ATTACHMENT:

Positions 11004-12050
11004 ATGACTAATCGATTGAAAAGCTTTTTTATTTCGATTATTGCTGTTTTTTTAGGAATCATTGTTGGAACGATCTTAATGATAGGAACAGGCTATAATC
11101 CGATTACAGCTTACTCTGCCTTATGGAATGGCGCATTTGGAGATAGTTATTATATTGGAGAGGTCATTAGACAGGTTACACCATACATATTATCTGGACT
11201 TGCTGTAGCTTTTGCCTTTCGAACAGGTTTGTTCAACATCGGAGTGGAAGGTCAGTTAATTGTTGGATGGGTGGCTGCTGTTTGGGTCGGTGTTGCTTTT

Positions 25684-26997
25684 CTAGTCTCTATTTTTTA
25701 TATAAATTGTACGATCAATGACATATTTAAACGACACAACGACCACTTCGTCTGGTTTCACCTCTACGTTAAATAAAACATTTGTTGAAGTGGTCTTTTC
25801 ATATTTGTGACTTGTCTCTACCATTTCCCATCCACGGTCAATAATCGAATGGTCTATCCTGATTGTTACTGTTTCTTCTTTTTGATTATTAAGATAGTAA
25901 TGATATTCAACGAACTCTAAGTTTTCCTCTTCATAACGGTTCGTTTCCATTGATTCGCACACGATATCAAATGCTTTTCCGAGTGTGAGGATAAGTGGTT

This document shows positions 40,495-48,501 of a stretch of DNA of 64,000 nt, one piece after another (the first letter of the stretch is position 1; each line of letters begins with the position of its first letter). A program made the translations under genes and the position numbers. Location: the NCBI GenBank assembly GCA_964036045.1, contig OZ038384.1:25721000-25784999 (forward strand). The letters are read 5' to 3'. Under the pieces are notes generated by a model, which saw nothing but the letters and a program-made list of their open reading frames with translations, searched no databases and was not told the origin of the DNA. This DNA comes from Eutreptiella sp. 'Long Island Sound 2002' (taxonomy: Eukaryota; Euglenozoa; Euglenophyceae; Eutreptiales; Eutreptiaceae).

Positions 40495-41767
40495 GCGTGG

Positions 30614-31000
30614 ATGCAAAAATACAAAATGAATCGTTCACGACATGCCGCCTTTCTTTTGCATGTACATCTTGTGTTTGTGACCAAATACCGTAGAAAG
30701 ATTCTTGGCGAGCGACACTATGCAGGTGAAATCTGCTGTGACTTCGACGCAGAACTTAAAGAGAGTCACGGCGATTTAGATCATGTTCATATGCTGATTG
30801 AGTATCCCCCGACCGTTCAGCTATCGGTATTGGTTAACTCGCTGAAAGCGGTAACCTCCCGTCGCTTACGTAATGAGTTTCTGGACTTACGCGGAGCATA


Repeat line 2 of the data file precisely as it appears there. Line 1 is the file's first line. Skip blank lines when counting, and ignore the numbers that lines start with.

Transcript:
11004 ATGACTAATCGATTGAAAAGCTTTTTTATTTCGATTATTGCTGTTTTTTTAGGAATCATTGTTGGAACGATCTTAATGATAGGAACAGGCTATAATC